For what’s in the program take a look at tonight’s Evening Buzz.
Be sure to check out Anderson and Erica on our live web camera from the 360° studio. We’ll turn the camera on at 945p ET and turn it off at 11p ET. LINK TO THE BLOG CAMERA
We’ll start posting comments to this blog at 10p ET and stop at 11p ET.
Tonight on 360°, we have the latest on John Edwards' political bombshell. He may have hoped his confession on Friday to an extramarital affair would have stopped all the questions. Instead, there are a lot of unanswered questions about secret cash payouts, the potential political fallout and paternity. We've got the raw politics. We're also on the trail, looking at the feedback from a top aide to Hillary Clinton who says Edwards' cover-up cost Mrs. Clinton the nomination. Former Clinton Communications Director Howard Wolfson said today if the lie would have been known earlier Clinton would have won the Iowa caucuses. Do you think that's true? We'll crunch the numbers for you.
And, chaos in Georgia, a former Soviet Union republic. Russian troops, tanks and fighter jets are on the attack. While, Georgia's tiny army is in a rapid retreat to the outskirts of the country's capital. This evening President Bush spoke about the violence saying the attacks have "substantially damaged Russia's standing in the world." President Bush is demanding that Moscow accept a cease-fire. We'll have the latest on the situation.
Plus, there are new details tonight in the search for Caylee Anthony. 360's Randi Kaye spoke with the girl's grandparents who belive she's still alive. They believe without a doubt that their daughter, Casey, knows who took her. But does she know WHERE she is?
All that and more tonight on 360°.
Hope you'll join us!
Here’s a look at some of the stories on our radar for tomorrow:
RAW POLITICS:Sen. John McCain will have a town hall meeting in York, PA in the morning and will attend an event in Teaneck, NJ in the evening. Sen. Barack Obama continues to vacation in Hawaii but will make time for a fundraiser in Honolulu.
PERSEID METEOR SHOWER PEAK: This is the peak of the annual Perseid meteor shower.
TASER DEATH INVESTIGATION: A grand jury is scheduled to meet and consider charges against former police officer Scott Nugent. Nugent is alleged to have tasered suspect Baron Pikes nine times, possibly leading to his death.
ANDY DICK DRUG AND ASSAULT CASE: A court hearing is scheduled for comedian Andy Dick. He was arrested on drug and sexual battery charges in July.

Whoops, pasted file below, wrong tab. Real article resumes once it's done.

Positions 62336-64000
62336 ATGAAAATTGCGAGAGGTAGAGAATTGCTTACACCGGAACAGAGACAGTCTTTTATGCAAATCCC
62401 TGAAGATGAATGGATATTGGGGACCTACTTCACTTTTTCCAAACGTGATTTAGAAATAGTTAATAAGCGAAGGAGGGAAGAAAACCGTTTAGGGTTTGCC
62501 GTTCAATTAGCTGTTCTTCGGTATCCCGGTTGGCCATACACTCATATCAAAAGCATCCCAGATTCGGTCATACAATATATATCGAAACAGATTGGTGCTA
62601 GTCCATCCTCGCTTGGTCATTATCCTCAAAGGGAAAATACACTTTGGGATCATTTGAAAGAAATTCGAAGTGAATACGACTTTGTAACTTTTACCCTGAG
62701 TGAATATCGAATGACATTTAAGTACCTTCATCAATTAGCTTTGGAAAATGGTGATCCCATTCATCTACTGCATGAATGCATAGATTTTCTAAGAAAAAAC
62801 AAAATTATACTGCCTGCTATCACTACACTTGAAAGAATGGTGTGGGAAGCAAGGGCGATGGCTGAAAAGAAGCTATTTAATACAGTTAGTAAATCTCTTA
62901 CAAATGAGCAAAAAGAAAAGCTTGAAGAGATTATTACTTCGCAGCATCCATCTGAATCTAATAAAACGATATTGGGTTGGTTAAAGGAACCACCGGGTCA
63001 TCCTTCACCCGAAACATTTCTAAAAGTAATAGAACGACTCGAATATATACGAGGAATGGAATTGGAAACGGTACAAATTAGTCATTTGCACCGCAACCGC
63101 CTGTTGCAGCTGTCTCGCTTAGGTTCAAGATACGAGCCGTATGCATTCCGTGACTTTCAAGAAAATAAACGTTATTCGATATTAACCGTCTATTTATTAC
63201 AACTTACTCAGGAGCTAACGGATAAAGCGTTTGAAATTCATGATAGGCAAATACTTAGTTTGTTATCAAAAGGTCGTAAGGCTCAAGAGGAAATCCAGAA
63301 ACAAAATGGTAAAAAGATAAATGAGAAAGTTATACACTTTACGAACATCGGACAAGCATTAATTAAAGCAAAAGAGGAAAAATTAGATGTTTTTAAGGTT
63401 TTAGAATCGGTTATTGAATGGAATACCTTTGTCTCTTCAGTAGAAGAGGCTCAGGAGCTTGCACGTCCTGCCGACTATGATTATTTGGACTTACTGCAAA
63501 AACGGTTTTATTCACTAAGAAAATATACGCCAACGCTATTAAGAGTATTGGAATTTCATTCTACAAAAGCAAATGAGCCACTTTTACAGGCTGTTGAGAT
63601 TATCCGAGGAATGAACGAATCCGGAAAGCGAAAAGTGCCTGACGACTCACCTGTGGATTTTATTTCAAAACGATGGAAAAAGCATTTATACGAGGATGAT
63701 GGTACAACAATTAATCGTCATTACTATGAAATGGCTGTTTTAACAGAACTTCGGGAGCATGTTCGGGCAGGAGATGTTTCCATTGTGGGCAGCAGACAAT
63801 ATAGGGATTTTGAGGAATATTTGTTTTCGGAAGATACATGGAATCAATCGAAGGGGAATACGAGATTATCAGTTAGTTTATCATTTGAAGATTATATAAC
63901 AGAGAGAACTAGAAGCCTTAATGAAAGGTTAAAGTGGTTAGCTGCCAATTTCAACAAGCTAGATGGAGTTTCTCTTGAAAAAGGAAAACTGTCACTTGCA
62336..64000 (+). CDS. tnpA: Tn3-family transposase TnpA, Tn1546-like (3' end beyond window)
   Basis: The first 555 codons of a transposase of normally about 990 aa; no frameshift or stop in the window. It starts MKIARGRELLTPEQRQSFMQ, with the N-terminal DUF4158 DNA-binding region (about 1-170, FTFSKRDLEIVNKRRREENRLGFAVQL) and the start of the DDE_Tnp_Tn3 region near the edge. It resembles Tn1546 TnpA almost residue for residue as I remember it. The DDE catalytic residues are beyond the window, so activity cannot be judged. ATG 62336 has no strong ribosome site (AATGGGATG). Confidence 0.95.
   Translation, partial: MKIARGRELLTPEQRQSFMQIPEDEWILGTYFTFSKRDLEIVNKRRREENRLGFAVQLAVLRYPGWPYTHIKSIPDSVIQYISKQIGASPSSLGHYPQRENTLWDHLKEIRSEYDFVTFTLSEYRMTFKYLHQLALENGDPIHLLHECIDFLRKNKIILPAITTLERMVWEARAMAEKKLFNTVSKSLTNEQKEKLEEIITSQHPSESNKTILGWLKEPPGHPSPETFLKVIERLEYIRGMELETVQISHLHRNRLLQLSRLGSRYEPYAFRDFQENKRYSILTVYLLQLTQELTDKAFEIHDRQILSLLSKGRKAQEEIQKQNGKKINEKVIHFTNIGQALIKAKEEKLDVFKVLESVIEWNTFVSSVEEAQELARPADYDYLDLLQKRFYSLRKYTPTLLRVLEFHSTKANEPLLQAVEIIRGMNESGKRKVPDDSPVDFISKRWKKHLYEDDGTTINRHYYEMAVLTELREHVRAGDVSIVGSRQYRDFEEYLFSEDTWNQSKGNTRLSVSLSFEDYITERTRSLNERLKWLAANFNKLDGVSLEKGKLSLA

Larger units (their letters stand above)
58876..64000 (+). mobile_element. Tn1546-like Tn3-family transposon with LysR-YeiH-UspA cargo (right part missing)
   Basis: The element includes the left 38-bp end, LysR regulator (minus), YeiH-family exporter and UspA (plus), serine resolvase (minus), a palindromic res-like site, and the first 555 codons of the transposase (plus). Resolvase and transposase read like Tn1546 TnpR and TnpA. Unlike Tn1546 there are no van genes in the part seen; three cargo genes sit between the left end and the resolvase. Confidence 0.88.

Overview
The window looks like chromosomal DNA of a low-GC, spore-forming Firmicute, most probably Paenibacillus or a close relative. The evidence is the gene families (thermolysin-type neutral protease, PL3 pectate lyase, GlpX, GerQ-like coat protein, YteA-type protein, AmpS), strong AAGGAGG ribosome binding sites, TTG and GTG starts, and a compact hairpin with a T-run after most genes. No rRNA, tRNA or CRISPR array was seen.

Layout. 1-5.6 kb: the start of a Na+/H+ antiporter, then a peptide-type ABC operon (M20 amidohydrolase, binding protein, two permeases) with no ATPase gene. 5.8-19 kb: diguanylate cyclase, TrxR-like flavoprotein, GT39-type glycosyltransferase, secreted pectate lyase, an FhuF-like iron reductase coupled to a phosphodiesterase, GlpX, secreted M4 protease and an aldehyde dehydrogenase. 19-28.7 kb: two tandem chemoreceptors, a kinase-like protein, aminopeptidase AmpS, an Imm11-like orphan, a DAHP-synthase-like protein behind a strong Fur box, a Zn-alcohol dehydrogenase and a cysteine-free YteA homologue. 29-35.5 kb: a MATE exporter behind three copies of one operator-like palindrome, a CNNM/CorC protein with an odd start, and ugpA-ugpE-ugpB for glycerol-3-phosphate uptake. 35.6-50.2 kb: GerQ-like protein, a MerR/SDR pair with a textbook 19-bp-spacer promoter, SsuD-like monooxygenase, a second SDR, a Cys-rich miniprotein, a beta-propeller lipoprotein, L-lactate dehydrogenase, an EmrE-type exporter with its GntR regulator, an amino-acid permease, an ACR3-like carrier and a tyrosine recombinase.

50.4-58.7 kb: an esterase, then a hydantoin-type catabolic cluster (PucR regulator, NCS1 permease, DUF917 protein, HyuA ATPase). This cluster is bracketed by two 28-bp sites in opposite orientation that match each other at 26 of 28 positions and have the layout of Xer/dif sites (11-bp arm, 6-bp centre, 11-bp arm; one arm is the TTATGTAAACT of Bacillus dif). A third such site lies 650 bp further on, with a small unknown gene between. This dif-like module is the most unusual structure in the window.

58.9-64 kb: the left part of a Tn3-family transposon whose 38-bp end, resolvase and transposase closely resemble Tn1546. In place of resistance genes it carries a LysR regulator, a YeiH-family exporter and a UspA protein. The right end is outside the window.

NY TIMES CLIMBER HEARING: There's a hearing on the schedule for David Malone’s case. He scaled the outside of the New York Times building in protest of Al Qaeda.
The motorcade pulled away from the Hilton Harrisburg at about 5:30 p.m. and eight minutes later arrived in Lemoyne, a suburb on the Susquehanna River. JSM went to the home of Frank Bingaman, described by neighbors as the owner of the Caterpillar dealerships in several mid-Atlantic states, in order to tape one-on-ones with local TV. It seems the patio of the home on Bridgeview Drive provides a stunning backdrop of the Harrisburg skyline, including the green-tinged dome of the state Capitol.
A group of neighbors, most Republicans and McCain supporters, watched the invasion of their development from across the street. Several held cocktails. One resident, Lt. Col. (ret.) Phyllis J. Nagle, said she was a flight nurse in the USAF unit that brought home a young John McCain and the other POWs when they were released. (She did not treat him.) Medicos "worried about what to feed them," Nagle recalled. "They just wanted beer, steak and ice cream."
Motorcade exited about 6:07 pm.
Fifteen minutes later, McCain entered Bass Pro Shops Outdoor World in Swatara Township, Pa. A sign at the entrance warns customers that firearms and bows must be checked at the customer service desk.
The store is massive, with every kind of outdoors equipment imaginable, from boats to woolen hunter's socks. It features a 3-story waterfall, and a giant fish tank in the middle of the room; swimming inside are some freshwater catches from around PA, including a catfish reputed to weigh 100 pounds.
Sen. McCain shook hands with some kids perched on pink Arctic Cat ATVs, then worked his way to the marine department. He picked out an electronic fish scale and wended toward the checkout with it, shaking hands. Your pool was kept too far away to hear any exchanges between the candidate and public.
At the checkout counter, McCain checked out the snacks – barbecued pork rinds, kettle corn and a kind of trail mix – but passed. He paid $5.88 for the fish scale. Then a deal on camo slickers beckoned and McCain bought one of those too, for $21.07 with tax.
Poolers asked what he intended to hunt, but McCain did not answer.
The rumble of the STE's idling engine outside muffled most of the dialog, but one admirer asked him what he bought. McCain showed him. "Now all I've got to do is catch a fish," he said.
Editor's note: This article was from a TV pool report following the McCain campaign trail.
I hope you caught last night’s spectacular gold medal win by the US Men’s swim team in the 4×100 relay. My husband and I were jumping out of our seats, cheering Jason Lezak. I love my DVR – we replayed it at least three times, because the .08 second win over France was almost too fantastic of a story to be true, but it was and IS.
You may remember CNN covering what seemed to be a very high number of LA’s homeless being dropped off on Skid Row after being released from local hospitals. Now, several LA-area hospitals are charged with exploiting the homeless in a Medicare/Medicaid scam. The allegations are sickening.